The scopes trial

It made for great oratory between eminent rivals, and it put the debate over teaching evolution on front pages across the country.

The scopes trial

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The scopes trial

Traditionalists, the older Victorians, worried that everything valuable was ending. Younger modernists no longer asked whether society would approve of their behavior, only whether their behavior met the approval of their intellect.

Americans danced to the sound of the Jazz Age, showed their contempt for alcoholic prohibition, debated abstract art and Freudian theories. In a response to the new social patterns set in motion by modernism, a wave of revivalism developed, becoming especially strong in the American South.

Who would dominate American culture--the modernists or the traditionalists? Journalists were looking for a showdown, and they found one in a Dayton, Tennessee courtroom in the summer of There a jury was to decide the fate of John Scopesa high school biology teacher charged with illegally teaching the theory of evolution.

The meaning of the trial emerged through its interpretation as a conflict of social and intellectual values. Bryan, in the words of columnist H.

Menckenwho covered the Scopes Trial, transformed himself into a "sort of Fundamentalist Pope. In February, Tennessee enacted a bill introduced by John Butler making it unlawful "to teach any theory that denies the story of divine creation as taught by the Bible and to teach instead that man was descended from a lower order of animals.

George Rappalyeaa year-old transplanted New Yorker and local coal company manager, arrived at the drugstore with a copy of a paper containing an American Civil Liberties Union announcement that it was willing to offer its services to anyone challenging the new Tennessee anti-evolution statute.

Rappalyea, a modernist Methodist with contempt for the new law, argued to other town leaders that a trial would be a way of putting Dayton on the map. The conspirators summoned John Scopes, a twenty-four-year old general science teacher and part-time football coach, to the drugstore.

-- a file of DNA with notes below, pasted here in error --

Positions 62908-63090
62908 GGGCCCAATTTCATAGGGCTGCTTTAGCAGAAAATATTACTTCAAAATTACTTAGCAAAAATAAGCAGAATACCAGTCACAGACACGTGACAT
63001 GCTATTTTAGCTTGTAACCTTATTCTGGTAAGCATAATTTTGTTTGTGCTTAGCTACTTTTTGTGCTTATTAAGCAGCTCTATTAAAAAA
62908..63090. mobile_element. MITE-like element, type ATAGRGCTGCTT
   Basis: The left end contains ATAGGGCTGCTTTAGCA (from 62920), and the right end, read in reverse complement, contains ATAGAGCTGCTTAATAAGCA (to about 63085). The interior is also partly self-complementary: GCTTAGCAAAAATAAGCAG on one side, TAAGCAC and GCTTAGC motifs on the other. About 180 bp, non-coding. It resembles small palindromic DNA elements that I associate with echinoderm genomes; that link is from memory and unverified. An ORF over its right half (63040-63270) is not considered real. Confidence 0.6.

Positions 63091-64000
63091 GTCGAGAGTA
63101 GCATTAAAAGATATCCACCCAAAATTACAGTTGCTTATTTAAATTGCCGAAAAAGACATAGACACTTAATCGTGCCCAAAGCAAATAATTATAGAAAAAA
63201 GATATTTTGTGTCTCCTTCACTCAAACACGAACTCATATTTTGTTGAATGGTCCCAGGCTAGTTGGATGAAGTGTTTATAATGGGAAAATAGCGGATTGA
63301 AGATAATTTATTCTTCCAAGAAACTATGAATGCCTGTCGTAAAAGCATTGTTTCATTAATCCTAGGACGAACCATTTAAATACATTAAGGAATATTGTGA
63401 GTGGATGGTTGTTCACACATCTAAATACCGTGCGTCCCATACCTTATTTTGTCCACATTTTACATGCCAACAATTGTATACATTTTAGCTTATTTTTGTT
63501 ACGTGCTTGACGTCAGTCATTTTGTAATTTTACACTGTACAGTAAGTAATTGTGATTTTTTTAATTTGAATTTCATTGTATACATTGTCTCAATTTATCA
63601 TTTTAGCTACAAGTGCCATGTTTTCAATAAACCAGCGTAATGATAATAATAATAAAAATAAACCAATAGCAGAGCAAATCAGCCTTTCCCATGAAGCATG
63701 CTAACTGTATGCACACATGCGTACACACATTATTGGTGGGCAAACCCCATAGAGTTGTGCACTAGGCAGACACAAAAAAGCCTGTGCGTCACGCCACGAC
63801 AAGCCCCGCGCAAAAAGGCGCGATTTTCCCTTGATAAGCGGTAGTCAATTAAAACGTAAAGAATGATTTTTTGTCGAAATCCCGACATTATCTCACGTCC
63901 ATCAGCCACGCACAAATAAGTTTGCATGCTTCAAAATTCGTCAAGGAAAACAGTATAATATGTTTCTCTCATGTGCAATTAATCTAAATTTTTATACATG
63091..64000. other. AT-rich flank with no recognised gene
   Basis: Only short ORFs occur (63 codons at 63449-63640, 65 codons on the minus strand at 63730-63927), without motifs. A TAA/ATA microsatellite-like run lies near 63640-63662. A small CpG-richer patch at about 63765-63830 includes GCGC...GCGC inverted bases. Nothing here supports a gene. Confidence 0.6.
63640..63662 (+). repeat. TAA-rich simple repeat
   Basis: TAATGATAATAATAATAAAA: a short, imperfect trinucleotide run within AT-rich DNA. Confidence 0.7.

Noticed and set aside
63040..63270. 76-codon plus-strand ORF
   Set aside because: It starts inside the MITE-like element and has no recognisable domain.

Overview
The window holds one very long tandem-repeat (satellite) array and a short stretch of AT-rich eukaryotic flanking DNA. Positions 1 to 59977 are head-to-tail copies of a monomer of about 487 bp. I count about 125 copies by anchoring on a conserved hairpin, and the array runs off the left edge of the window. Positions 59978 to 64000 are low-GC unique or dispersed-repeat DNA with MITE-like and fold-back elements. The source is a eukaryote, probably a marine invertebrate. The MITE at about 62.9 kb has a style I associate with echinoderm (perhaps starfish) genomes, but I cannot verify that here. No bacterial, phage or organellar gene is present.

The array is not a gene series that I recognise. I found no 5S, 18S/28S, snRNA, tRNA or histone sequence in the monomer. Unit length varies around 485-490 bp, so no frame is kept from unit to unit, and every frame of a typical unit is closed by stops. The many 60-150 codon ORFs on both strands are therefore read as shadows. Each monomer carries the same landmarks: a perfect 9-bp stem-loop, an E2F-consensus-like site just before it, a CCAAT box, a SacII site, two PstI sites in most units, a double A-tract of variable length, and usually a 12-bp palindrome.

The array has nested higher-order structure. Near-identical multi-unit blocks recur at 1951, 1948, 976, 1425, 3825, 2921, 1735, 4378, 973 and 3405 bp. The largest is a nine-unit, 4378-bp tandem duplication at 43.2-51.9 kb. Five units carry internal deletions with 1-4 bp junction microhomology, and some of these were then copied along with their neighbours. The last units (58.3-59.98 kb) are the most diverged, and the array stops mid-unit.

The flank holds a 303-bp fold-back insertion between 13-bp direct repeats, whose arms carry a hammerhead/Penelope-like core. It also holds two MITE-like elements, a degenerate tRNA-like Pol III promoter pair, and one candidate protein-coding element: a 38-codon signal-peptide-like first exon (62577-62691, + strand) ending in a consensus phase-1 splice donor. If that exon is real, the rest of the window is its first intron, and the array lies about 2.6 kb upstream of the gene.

Scopes replied that while filling in for the regular biology teacher during an illness, he had assigned readings on evolution from the book for review purposes.

The dramatic climax of the Scopes trial took place on July 20, when Darrow called Bryan to the stand as an expert witness on the Bible. Despite its irrelevance to the case at hand, Bryan welcomed the opportunity (as he viewed it) to defend traditional religion against the forces of atheism. Scopes Trial Summary: The Scopes Trial, commonly referred to as the Scopes Evolution Trial or the Scopes Monkey trial, began on July 10th, The defendant, John Thomas Scopes, was a high school coach and substitute teacher who had been charged with violating the Butler Act by teaching the theory of evolution in his classes. The Scopes "Monkey Trial" Counterbalance aims to present new views on complex issues and is committed "to stay true to respected theological principles, and to good scholarship." They refute the view that the Scopes Trial was a public relations victory for evolutionists.

He later explained his decision: Rappalyea initially wanted science fiction writer H. Wells to head the defense team. Wells will consent," Rappalyea predicted. Wells had no interest in taking the case, but others did. John Nealan eccentric law school dean from Knoxville, drove to Dayton and volunteered to represent Scopes.Nov 17,  · Watch video · The Scopes Trial, also known as the Scopes Monkey Trial, was the prosecution of science teacher John Scopes for teaching evolution in a Tennessee public school, which a recent bill had made.

The story of the Scopes trial is retold in this Paramount and Pathe News film "Greatest Headlines of the Century," produced in In , John Scopes was convicted and fined $ for teaching evolution in his Dayton, Tenn., classroom.

Scopes "Monkey" Trial () The early s found social patterns in chaos. Traditionalists, the older Victorians, worried that everything valuable was ending. Bryan, in the words of columnist H.

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L. Mencken, who covered the Scopes Trial, transformed himself into a "sort of Fundamentalist Pope." By , Bryan and his followers had succeeded in getting legislation introduced in fifteen states to ban the teaching of evolution.

William Jennings Bryan (March 19, – July 26, ) was an American orator and politician from Nebraska. In days following the Scopes Trial, Bryan delivered several speeches in Tennessee. On Sunday, July 26, , Bryan died in his sleep after attending a church service in Dayton. Jul 05,  · The Scopes trial — or "Monkey Trial," as it was called — dominated headlines across the country.

The trial lasted just a week, but the questions it raised are as .

Scopes Trial | HistoryNet